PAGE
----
As part of her very hands-on investigation, Cooper even audits classes, finding that Professor Karl is a consummate storyteller, both in teaching style and extending to his personal interactions, and observes that “We seemed to value memorability more than accuracy as long as no one forced us to look too closely.” That’s what she’s done here — forced the truth of a narrative into the light when for decades the myth has been allowed to hold sway.

In this vein, Cooper does something that, when possible, should always be the focus of any crime story: as a friend of Jane’s said, Cooper should give Jane her name back. According to that friend:

She was flawed. She had ambition. We’ll never know what might have happened to this person. What she might have done. Just give her her name and explain how this woman was complicated. She wasn’t this dumb young girl, and she wasn’t this vixen. She was like any of us. She was something in between.

She shares an excerpt from a letter Jane wrote to her boyfriend including the words, “Be my chronicler, so the tale of the Brit is told throughout the land, or at least that one person remembers me the way I am instead of the way they see me.” How heartbreaking that for so long that wasn’t the case. But this does justice to a promising young woman who deserved better in her life, but at least now has an answer, and an accurate story.

We Keep the Dead Close:
A Murder at Harvard and a Half Century of Silence
by Becky Cooper
published November 10, 2020 by Grand Central

I received an advance copy courtesy of the publisher for unbiased review.

28 thoughts on “Unraveling the Myth of a Harvard Murder

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  1. Oh wow, great review! I’ve been curious about this one, and now I’m fully convinced. I knew it was the story of a controversial death at Harvard, but I didn’t realize the case found resolution while the author was digging- I’m glad there was some closure for those close to the case and sorry of course for those hurt by the situation, but the timing must’ve really made for an incredible narrative. And that it passes the true crime/memoir bar for you is high praise indeed!

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    1. I hadn’t realized that when I started reading it either! I’m so glad that I didn’t look up the case though, I nearly did but the storytelling was so compelling and feeling so mystery novel-like that I stuck with it. She makes it very rewarding, and it’s so intelligently framed. Rather than just, ok, here’s what happened, she puts it into context very well. I can’t recommend it enough, I thought it was fantastic.

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    1. Honestly, although there’s of course a terrible crime and many details around it at the heart of this, the book feels like much more. It’s an excellent narrative, cultural study and a nuanced look at feminism at Harvard in the late 60s. Just all around so much interesting stuff rolled up in it. I think you’d enjoy it!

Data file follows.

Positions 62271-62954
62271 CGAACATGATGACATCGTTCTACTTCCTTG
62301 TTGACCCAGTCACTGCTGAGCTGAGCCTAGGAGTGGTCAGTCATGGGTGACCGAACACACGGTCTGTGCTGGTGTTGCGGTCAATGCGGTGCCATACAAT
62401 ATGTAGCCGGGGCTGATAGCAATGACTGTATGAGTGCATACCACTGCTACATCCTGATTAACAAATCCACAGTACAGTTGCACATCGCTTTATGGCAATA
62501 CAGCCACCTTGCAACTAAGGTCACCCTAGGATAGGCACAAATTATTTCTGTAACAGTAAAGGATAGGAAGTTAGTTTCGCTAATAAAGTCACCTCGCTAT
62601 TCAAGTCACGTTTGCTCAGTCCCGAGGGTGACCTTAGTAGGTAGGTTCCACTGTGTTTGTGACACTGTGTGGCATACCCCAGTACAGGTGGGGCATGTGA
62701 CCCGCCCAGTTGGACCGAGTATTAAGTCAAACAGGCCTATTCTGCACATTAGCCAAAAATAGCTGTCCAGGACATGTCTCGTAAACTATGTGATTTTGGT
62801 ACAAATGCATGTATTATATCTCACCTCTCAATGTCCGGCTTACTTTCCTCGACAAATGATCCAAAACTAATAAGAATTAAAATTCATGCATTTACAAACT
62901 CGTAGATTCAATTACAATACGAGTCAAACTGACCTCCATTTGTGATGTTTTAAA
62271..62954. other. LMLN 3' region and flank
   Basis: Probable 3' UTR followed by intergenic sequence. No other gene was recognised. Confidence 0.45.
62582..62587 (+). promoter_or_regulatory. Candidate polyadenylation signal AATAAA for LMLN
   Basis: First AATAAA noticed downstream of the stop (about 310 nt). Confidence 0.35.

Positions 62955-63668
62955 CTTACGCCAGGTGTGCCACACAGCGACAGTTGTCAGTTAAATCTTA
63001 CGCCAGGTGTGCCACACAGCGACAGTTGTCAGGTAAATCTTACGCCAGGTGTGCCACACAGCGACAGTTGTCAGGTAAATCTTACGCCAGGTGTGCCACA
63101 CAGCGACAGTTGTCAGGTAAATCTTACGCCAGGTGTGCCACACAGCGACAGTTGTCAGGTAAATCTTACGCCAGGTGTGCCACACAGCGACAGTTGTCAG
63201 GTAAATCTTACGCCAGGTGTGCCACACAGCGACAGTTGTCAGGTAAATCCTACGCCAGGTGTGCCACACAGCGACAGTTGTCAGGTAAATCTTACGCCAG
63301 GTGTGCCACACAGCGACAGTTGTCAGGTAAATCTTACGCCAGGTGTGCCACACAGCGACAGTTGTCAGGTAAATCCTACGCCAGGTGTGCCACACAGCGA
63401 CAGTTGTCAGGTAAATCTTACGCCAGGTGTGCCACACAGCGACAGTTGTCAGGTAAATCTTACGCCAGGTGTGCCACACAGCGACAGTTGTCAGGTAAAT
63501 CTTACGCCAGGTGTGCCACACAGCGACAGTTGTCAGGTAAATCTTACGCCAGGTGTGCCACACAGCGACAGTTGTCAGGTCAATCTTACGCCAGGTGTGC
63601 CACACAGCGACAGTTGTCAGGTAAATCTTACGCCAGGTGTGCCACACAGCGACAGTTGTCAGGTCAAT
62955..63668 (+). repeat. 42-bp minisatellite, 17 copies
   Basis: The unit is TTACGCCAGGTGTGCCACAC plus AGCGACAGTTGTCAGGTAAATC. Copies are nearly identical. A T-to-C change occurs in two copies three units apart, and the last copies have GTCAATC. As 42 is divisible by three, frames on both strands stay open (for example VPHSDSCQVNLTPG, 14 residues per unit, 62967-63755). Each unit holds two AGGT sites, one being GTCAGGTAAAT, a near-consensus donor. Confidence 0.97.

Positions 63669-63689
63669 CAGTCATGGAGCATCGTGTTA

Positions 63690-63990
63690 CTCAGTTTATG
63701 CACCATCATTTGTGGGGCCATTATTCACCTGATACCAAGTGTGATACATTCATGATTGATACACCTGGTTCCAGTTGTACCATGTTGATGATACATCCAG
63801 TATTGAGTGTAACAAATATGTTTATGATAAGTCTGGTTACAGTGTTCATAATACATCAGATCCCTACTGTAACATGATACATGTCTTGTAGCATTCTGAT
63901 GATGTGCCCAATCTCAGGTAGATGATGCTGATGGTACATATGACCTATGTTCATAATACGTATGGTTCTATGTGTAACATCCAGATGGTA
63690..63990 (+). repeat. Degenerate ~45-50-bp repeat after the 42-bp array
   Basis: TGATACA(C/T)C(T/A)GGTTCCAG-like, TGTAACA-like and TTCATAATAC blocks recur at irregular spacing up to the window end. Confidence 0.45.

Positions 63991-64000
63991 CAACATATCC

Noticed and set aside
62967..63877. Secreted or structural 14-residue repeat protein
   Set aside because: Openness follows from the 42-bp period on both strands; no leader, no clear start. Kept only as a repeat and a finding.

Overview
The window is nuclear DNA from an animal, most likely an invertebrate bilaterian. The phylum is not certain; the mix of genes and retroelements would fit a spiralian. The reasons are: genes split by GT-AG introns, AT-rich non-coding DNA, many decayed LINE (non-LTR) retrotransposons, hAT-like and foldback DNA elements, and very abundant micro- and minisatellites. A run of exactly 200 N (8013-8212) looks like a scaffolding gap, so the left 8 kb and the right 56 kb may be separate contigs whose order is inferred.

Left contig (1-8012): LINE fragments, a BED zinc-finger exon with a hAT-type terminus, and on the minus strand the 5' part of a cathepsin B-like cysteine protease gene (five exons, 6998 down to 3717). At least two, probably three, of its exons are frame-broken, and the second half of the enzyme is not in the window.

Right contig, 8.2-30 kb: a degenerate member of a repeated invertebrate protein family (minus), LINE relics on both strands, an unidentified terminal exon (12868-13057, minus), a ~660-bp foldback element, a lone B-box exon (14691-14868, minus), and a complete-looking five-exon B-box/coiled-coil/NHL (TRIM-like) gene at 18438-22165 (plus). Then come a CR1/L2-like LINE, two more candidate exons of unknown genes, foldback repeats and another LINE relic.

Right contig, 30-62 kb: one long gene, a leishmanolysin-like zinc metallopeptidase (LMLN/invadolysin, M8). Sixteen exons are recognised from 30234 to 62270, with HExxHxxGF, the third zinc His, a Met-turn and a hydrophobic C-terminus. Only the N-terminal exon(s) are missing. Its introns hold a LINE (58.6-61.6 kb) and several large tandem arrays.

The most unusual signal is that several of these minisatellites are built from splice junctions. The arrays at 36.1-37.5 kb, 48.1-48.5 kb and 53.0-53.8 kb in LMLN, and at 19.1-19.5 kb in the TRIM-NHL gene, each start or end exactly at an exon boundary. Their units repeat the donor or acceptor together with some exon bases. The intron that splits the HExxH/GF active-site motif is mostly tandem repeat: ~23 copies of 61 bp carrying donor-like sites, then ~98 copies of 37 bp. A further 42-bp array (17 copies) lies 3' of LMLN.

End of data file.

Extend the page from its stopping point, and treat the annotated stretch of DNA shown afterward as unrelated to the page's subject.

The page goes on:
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      1. You are right …I should take a broader look at the book. It is just the words ‘true crime’ gives me the shivers and I’m afraid I won’t be able to stomach all the details. Another excellent Australian writer is Helen Garner….she is just ‘the true crime writer’ I would read….crime yes, but an intense psychological analysis of the crime’s impact…on the victim’s family and especially on Helen Garner herself.

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      2. Oh I don’t know of Helen Garner! I need to look her up. Thanks for the tip. I think you’re not alone, true crime as a genre is definitely not for everyone and I think especially with how it’s traditionally been written – more lurid and sensational. But this was very sensitive and respectful. And so many other interesting bits of history and culture. I didn’t get to it in the review but there was also a lot about archaeology and anthropology, women’s work in these fields, etc. Just fascinating!

        There were some difficult details to stomach in this one, but I thought handled sensitively and never without a purpose. Hope that helps.

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    1. It’s well worth the read, I promise! But definitely don’t research the case itself, and hopefully other reviews will leave out all the details. It’s just unusual in nonfiction, I think, for things to play out like they did here and she crafts the narrative so impressively.